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Baby Massage

Martha Stewart Baby, Volume 2 2001

Physical contact is a basic human need, as important to babies as milk and sleep. Infant massage provides a special, concentrated dose of this kind of nurturing -- along with many other benefits for parents and children.

Massage can teach your baby to release tensions in her bent arms, clenched fists, constantly working mouth, and neck and upper-spine muscles. In colicky babies, it triggers processes that aid in digestion and relieve gastrointestinal discomfort. And many parents say that massage helps their active babies relax and settle for sleep.

Massage will also help you understand your baby's nonverbal cues; she will teach you what she does and doesn't like as you experiment with different strokes and pressures. If she scowls or cries when you rub her belly or stroke her forehead, show her that you understand by adjusting the pressure or by moving on to a more acceptable area.

Start each massage with your baby's legs and feet -- a gentle, nonintrusive approach. She may not take to it immediately or may initially display a very short tolerance for massage, so begin slowly; she will indicate when she wants you to stop. Each day, you can lengthen the duration, eventually building up to a daily half-hour routine. Or, you can spend a few minutes massaging her legs after her evening bath or her feet before nap time or bedtime.

Wear soft, comfortable, nonbinding clothes. Trim your nails; even though you will be using the pads of your fingers, long fingernails may scratch your baby. Choose a warm, quiet room and a time not directly before of after your baby's meal. Do a few simple stretches to relax -- neck and shoulder rolls, arm and lower-back stretches. Do not massage your baby if she is sick or has a fever. Massage can cause infections to spread through the body. Do not massage swollen areas (e.g., after a shot). Keep receiving blankets or cloth diapers handy for "accidents." Use a vegetable-based oil; avocado is particularly non-allergenic. (Baby oils are mineral-based and should not be ingested, which they will be when they get on a baby's hands.) Dip your fingers in the oil, and rub a small amount over your hands before you begin and whenever they feel dry, lubricating them just enough so that they don't chafe your baby's skin.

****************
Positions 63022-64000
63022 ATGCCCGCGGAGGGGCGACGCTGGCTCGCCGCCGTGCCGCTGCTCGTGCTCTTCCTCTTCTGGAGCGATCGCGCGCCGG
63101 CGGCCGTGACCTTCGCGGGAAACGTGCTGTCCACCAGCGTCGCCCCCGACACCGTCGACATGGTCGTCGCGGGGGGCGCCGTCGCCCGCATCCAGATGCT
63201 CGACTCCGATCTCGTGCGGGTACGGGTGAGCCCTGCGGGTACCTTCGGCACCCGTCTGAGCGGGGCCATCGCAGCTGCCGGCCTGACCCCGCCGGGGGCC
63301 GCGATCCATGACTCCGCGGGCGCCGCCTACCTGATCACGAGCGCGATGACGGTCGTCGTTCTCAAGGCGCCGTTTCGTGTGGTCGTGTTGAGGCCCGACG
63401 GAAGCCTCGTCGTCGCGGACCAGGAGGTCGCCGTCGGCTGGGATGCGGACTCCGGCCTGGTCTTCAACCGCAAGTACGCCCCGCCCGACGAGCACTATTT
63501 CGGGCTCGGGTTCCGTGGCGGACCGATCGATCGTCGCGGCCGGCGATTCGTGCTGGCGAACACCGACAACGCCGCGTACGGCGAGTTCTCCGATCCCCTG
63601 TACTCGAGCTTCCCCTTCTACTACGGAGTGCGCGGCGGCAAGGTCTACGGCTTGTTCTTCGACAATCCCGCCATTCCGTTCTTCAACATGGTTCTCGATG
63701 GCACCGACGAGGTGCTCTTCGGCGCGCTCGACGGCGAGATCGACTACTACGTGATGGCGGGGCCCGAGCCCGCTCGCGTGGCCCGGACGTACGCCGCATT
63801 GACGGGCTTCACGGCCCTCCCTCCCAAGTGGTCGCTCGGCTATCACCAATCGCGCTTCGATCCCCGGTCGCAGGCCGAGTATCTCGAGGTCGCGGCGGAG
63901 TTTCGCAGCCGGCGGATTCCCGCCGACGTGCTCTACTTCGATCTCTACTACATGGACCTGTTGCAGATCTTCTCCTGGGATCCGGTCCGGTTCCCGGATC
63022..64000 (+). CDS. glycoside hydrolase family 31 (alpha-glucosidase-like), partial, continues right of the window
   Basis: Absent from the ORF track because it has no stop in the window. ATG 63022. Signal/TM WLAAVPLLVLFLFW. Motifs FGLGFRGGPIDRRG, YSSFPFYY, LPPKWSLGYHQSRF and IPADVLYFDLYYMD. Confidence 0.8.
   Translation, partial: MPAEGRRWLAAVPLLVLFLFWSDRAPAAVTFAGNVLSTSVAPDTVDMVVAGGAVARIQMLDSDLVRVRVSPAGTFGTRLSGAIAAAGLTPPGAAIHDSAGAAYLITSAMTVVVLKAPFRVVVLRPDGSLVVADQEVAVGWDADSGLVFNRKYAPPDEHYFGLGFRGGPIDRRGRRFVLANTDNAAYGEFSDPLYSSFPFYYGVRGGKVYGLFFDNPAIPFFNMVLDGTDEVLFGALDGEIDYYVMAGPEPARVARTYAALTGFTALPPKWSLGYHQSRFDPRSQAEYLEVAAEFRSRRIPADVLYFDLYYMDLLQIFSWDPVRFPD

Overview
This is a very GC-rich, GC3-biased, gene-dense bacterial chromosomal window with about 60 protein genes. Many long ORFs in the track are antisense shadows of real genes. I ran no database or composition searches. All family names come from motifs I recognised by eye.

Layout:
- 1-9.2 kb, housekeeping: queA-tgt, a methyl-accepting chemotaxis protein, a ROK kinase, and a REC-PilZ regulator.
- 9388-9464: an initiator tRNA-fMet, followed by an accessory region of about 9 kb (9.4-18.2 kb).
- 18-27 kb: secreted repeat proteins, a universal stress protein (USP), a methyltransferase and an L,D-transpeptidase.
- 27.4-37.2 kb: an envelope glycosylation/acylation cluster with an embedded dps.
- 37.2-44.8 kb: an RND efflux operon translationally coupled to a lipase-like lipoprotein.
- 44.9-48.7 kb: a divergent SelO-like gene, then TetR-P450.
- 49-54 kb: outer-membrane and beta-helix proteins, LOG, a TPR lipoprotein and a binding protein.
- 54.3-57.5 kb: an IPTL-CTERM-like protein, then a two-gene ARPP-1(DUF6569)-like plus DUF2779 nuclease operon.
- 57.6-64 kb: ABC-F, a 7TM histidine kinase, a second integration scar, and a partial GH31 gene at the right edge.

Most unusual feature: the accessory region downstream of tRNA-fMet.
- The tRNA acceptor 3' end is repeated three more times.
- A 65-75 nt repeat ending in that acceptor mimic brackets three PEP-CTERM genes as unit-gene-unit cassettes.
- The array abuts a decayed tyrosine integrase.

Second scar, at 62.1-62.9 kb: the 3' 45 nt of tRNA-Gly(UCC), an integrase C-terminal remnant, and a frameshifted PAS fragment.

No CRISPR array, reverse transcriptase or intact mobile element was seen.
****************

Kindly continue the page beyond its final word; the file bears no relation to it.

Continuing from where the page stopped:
Do You Know?

Massaged daily, premature infants develop more rapidly than those who are not massaged. After six weeks, they are more alert and cry less, are more socially and emotionally expressive, and have notably higher levels of serotonin.

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Comments (2)

  • subrajanagabalaji 29 May, 2008

    Hi, I accept it. My baby is a premature(1 month) ,I massage her quite often. Now she is totally great like a full term baby

  • Sweetcheeks2 16 Apr, 2008

    To massage your baby is such a wonderful thing. the thing is never stop massaging the ones you love, great physically but bonding also, relaxing is instant, so start today.